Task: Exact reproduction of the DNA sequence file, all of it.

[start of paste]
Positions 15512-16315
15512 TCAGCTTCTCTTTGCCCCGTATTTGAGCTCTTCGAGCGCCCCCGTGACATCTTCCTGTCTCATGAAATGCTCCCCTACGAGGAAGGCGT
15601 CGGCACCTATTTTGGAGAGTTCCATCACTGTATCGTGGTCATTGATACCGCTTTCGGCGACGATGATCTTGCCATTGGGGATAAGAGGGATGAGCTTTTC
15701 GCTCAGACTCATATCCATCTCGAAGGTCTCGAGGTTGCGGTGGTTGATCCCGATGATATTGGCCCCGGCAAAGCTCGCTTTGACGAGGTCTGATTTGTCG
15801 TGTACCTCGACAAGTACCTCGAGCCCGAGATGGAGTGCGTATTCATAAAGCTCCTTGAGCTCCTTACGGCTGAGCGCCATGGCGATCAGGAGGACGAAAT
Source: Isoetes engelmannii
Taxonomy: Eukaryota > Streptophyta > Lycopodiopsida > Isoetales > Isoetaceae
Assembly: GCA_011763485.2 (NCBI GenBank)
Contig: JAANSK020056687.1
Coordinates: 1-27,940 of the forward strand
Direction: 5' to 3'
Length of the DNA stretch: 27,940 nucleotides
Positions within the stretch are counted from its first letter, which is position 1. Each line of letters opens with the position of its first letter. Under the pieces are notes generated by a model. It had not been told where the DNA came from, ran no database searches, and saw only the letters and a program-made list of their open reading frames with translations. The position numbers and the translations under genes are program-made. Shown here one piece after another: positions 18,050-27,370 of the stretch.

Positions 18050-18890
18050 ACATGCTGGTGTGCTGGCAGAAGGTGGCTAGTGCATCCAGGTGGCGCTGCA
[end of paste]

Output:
Positions 15512-16315
15512 TCAGCTTCTCTTTGCCCCGTATTTGAGCTCTTCGAGCGCCCCCGTGACATCTTCCTGTCTCATGAAATGCTCCCCTACGAGGAAGGCGT
15601 CGGCACCTATTTTGGAGAGTTCCATCACTGTATCGTGGTCATTGATACCGCTTTCGGCGACGATGATCTTGCCATTGGGGATAAGAGGGATGAGCTTTTC
15701 GCTCAGACTCATATCCATCTCGAAGGTCTCGAGGTTGCGGTGGTTGATCCCGATGATATTGGCCCCGGCAAAGCTCGCTTTGACGAGGTCTGATTTGTCG
15801 TGTACCTCGACAAGTACCTCGAGCCCGAGATGGAGTGCGTATTCATAAAGCTCCTTGAGCTCCTTACGGCTGAGCGCCATGGCGATCAGGAGGACGAAAT
Source: Isoetes engelmannii
Taxonomy: Eukaryota > Streptophyta > Lycopodiopsida > Isoetales > Isoetaceae
Assembly: GCA_011763485.2 (NCBI GenBank)
Contig: JAANSK020056687.1
Coordinates: 1-27,940 of the forward strand
Direction: 5' to 3'
Length of the DNA stretch: 27,940 nucleotides
Positions within the stretch are counted from its first letter, which is position 1. Each line of letters opens with the position of its first letter. Under the pieces are notes generated by a model. It had not been told where the DNA came from, ran no database searches, and saw only the letters and a program-made list of their open reading frames with translations. The position numbers and the translations under genes are program-made. Shown here one piece after another: positions 18,050-27,370 of the stretch.

Positions 18050-18890
18050 ACATGCTGGTGTGCTGGCAGAAGGTGGCTAGTGCATCCAGGTGGCGCTGCA